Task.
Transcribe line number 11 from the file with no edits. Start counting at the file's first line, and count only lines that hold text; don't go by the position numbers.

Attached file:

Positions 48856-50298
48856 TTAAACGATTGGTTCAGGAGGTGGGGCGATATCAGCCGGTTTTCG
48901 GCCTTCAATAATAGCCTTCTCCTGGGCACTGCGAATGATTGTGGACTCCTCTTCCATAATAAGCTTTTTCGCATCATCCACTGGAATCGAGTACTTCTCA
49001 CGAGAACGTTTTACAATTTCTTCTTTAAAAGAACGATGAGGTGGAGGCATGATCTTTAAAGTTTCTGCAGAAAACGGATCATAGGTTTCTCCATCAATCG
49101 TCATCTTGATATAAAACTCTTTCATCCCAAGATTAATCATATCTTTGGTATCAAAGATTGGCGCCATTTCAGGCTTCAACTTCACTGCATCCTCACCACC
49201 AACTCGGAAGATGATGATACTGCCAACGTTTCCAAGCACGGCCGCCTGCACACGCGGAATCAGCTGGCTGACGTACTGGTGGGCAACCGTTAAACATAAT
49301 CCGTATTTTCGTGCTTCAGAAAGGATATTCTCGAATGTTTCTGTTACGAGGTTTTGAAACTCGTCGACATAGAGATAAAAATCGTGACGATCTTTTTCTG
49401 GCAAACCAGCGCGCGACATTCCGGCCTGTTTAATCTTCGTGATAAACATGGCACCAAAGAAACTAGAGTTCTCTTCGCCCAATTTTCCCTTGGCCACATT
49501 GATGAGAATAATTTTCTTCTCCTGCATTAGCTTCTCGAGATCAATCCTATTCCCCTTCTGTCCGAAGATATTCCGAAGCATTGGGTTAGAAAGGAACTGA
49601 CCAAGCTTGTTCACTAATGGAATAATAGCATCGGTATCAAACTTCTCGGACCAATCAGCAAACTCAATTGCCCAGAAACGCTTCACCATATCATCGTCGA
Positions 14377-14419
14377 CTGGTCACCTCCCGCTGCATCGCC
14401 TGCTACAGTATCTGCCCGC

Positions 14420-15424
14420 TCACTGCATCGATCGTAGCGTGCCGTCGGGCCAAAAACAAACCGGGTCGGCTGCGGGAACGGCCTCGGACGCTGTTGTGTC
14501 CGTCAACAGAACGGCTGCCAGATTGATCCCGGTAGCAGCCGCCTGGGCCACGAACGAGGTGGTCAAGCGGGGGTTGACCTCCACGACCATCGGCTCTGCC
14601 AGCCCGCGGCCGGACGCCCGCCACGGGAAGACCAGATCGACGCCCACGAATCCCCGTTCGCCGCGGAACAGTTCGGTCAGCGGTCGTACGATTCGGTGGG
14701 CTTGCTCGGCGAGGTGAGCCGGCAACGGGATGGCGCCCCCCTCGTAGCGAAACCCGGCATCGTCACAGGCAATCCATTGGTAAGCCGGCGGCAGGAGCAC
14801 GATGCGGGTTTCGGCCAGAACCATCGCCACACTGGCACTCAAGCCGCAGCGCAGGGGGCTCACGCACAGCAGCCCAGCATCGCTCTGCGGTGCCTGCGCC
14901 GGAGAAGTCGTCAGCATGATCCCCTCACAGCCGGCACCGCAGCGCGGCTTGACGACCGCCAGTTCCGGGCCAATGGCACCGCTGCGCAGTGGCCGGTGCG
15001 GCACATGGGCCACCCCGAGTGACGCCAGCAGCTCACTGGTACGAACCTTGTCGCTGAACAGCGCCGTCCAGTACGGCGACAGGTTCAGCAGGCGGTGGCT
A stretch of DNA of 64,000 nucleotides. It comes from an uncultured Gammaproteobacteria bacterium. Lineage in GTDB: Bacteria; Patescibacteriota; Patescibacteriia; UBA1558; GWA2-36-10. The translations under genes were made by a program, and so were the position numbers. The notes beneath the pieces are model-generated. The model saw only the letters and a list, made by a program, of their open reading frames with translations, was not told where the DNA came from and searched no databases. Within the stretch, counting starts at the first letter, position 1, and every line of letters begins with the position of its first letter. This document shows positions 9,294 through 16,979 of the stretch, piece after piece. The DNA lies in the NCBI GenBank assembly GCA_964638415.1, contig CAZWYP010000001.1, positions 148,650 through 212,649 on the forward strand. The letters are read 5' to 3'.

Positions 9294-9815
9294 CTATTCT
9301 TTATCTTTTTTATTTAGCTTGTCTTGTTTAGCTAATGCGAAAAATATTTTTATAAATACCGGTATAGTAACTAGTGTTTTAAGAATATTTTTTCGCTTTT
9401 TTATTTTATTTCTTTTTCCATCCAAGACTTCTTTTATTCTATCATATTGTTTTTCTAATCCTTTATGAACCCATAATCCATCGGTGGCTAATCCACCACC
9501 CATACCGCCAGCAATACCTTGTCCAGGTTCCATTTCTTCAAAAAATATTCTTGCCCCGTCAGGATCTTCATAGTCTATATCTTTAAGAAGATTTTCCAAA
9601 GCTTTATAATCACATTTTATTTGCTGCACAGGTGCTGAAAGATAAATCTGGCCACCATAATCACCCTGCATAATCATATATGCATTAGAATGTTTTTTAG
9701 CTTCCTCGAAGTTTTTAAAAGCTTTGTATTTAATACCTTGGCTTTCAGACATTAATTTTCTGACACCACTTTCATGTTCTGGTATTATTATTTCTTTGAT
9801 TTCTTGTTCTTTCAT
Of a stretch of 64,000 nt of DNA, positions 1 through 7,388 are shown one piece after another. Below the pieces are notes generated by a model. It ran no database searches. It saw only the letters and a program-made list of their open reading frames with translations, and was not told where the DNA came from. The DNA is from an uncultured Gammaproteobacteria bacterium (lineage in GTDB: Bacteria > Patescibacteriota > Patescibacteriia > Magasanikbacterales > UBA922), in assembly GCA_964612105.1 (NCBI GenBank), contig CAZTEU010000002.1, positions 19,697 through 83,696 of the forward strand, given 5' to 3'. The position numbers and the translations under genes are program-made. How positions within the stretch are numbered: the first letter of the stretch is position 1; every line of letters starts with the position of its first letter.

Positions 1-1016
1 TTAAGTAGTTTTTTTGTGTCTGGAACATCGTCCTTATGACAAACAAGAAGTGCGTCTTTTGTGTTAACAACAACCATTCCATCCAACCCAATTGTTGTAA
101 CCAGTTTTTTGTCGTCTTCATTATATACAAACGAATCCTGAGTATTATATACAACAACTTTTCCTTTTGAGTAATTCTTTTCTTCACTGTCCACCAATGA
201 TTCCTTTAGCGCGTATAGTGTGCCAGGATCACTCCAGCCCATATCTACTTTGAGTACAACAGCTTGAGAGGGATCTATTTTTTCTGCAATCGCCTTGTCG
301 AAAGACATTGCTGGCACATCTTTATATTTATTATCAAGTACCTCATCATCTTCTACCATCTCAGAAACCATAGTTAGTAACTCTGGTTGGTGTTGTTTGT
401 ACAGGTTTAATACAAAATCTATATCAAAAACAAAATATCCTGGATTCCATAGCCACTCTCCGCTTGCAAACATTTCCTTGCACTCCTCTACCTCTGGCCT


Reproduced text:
Positions 14377-14419